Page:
Russian President Vladimir Putin on Thursday will gather journalists for his eleventh annual question-and-answer session at Moscow’s World Trade Center.
This year, as many as 1,390 journalists have been accredited for the news conference, a record-breaking number. Thus, Putin’s first such news conference in 2001 drew 500 journalists. More than 700 journalists were accredited in 2002 and in 2003, about 750 – in 2004, 1,132 – in 2007, 1,364 – in 2008, 1,327 – in 2013, and 1,259 – in 2014.
Kremlin spokesman Dmitry Peskov said on Wednesday several reporters had not been accredited to cover Putin’s news conference due to a technical fault.
“As many as 1,392 reporters have received accreditation although some have failed to be accredited. However, absolutely all the outlets (have been accredited),” Peskov said refusing to name the persons as it would be incorrect.
The list of accredited journalists posted on the Kremlin website features among others Ksenia Sobchak of the Dozhd television channel, who plunged into a dispute with Putin at his last year’s news conference, and Moria Solovyenko of the Far East’s Norodnoye Veche, who is notorious for her unceremoniousness in speaking with the president.
The list however lacks the name of Andrei Tumanov, the editor-in-chief of the Vashi 6 Sotok newspaper who enjoyed the right of asking the first question at a number of previous such news conferences.
A little Bit of History
Putin set up a tradition of annual meetings with journalists in 2001, when the Kremlin press service said it had many inquiries for an interview with the president. Since then, the interest to what the Russian leader is saying has been only growing.
Rounding off his first question-and-answer session in 2001, Putin promised to continue such meetings. He made a short break only when he was prime minister, from May 2008 to May 2012, to resume this practice in 2012 after being election for his news, six-year, term in the presidential office.
The first seven news conferences were held in the Kremlin. All subsequent ones were held at the World Trade Center.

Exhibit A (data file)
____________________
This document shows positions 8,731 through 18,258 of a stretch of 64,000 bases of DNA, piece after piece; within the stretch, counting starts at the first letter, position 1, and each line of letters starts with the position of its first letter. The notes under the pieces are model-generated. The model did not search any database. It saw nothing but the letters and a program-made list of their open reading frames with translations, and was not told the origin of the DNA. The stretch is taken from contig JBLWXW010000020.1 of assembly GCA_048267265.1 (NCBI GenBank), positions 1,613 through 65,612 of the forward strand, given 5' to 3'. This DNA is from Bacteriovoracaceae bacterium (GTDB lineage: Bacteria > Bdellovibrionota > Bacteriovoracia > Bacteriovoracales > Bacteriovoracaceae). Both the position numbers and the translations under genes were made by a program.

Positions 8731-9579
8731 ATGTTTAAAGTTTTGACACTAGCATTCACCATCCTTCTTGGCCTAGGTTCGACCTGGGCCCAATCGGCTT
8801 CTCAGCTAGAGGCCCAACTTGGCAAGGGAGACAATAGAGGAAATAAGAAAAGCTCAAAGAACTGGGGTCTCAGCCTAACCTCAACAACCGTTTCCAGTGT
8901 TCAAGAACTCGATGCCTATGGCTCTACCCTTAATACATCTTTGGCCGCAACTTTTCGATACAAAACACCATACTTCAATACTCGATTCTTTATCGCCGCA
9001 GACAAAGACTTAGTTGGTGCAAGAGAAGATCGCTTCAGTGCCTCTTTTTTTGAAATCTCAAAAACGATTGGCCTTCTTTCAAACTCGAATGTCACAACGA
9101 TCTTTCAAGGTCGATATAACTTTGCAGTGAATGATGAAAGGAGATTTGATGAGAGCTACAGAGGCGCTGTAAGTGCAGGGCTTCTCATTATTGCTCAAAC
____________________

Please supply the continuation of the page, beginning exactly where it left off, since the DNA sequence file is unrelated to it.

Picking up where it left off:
No Time Limits
Putin’s question-and-answer session traditionally starts at noon. As a rule, it lasts for several hours. That is why it is often referred to as a ‘big’ news conference.
It is up to the president to decide when to stop. The first news conference in 2001 was the shortest one – one hour and 33 minutes. The longest one took place in 2008 when Putin answered question for four hours and 40 minutes. Last year, the question-and-answer session lasted for three hours and ten minutes.
Reporters are free to answer any question they like. To get prepared for the news conference, the president consults various experts.
The Kremlin spokesman predicts that this year’s news conference, like the one in 2014, will focus on socio-economic problems and on the international agenda.
Traditionally, the news conference begins with opening remarks of the president, who sums up the results of the outgoing year. After that, Putin’s press secretary, Dmitry Peskov, gives the floor to reporters to ask questions to the president. Eventually however Putin undertakes this job. That is why experienced journalists bring various sorts of posters, flags and even stuffed toys to attract the president’s attention.
Out Of Vision
The news conference will be aired live by the Rossiya-1, Rossiya-24 television channels and Channel One. It will also be broadcast by the radio stations Mayak, Vesti FM and Radio Russia.
The Kremlin press service recommends accredited journalist to gather at the World Trade Center from 08:30 a.m. Moscow time. Admittance will be forbidden an hour before the news conference.
The news conference will be translated into English, French and German.
Preparations for the ‘big’ news conference take more than a month to have enough time to accredit journalists and solve technical and organizations issues. Thus, television channels that air this even say it took them five days to install 35 tonnes of television equipment.
According to the presidential press secretary, format of Putin’s the annual news conference is eternal and does not need to be changed.
“The format of the annual news conference may be eternal,” Peskov told TASS when asked if Kremlin deemed it necessary to upgrade the form of Putin’s communication with journalists. Peskov said it was natural for the head of state to meet journalists at yearend to brief them on most urgent topics.
He agreed it was extremely rare when any of the journalists managed to take the president by surprise. “As for the president’s experience and knowledge of major topics in detail, it is really true,” Peskov explained.
The Kremlin spokesman said it was impossible to modernize the format of the annual news conference. “We cannot upgrade journalists’ questions – it would be wrong and impolite on our part,” Peskov added.